While the global insurance sector saw an uptick in M&As in the second half of 2017, breaking a two-year lull, the picture in Europe was markedly different – suggesting that Brexit is continuing to act as a brake to business.
The volume of insurance M&A deals in Europe fell 22% to 118 in 2017, down from 151 the previous year, a report from law firm Clyde & Co reveals. By contrast, globally the second half of the year saw the first rise in M&A transaction numbers since 2015.
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The European slowdown can be attributed to Brexit, says the firm. Insurance businesses within Europe have had their time and attention taken up by preparing for the UK’s departure, with many setting up new subsidiaries to navigate passporting rights. Those outside the region are likely to have held off on new deals due to the uncertainty surrounding the outcome of any deal made.
“Anyone looking into the European market, whether from the US, Asia, or other parts of the world, to extend their underwriting platform by way of acquisition, would have been made more nervous because of Brexit,” Andrew Holderness, Clyde & Co’s global head of corporate insurance, told Insurance Business.
“Within Europe itself, there is enough that needs doing in terms of sorting out one’s own domestic challenges with Brexit to put M&A further down the agenda,” he said.
And by now, almost all firms have woken up to the fact that they need some kind of solution in place in order to do business the day after Brexit.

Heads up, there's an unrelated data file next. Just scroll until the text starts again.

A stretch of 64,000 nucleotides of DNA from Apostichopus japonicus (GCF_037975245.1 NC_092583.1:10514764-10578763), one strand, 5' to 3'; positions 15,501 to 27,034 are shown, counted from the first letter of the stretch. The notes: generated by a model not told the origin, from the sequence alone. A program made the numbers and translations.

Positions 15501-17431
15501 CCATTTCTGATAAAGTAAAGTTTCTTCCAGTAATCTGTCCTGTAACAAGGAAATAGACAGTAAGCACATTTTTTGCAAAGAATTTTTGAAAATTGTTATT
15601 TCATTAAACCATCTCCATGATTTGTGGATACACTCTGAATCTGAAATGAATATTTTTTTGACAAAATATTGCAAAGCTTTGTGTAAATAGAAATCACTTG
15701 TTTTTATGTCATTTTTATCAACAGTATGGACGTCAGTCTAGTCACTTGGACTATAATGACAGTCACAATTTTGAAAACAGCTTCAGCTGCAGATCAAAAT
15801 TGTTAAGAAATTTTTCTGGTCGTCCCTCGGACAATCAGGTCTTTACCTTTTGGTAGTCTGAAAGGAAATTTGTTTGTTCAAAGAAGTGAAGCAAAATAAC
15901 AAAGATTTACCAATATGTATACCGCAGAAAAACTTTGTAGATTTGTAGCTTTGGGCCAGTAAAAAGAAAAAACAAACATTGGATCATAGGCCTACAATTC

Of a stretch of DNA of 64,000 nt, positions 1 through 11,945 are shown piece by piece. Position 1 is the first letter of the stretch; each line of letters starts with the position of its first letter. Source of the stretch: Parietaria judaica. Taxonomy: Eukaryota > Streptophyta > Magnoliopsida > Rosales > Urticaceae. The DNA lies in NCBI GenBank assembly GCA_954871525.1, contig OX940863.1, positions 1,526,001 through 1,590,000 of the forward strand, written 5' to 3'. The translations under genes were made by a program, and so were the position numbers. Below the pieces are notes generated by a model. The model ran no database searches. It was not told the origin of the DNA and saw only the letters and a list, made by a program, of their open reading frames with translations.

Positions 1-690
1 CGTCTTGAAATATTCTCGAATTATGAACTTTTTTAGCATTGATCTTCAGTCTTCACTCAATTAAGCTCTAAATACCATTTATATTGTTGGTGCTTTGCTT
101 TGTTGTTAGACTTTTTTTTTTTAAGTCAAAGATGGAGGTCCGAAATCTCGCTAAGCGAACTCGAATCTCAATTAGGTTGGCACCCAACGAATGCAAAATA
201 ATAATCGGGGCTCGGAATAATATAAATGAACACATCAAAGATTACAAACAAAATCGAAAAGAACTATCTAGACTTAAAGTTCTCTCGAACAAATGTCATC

“We can hope and we can pray that Theresa May will pull as many rabbits out of the hat as are needed to make it business-as-usual, but none of us can guarantee, or are prepared to bet, that that is going to happen,” Holderness said.
However, as Brexit preparations are completed, there is expected to be an increase in M&A deals, according to the lawyer.
The report also identified insurtech as one of the mainstream drivers for growth in the insurance sector.
“Traditional insurers and reinsurers are looking to digital solutions to help them boost their top-line, develop new products, enhance their distribution strategies, win new customers or build customer loyalty and drive efficiencies,” it said.
According to Holderness, looking ahead insurance businesses will be focused on innovation both at the front-end, where customers will see the more immediate benefits, and within back-office functions, where automation will drive a change in processes.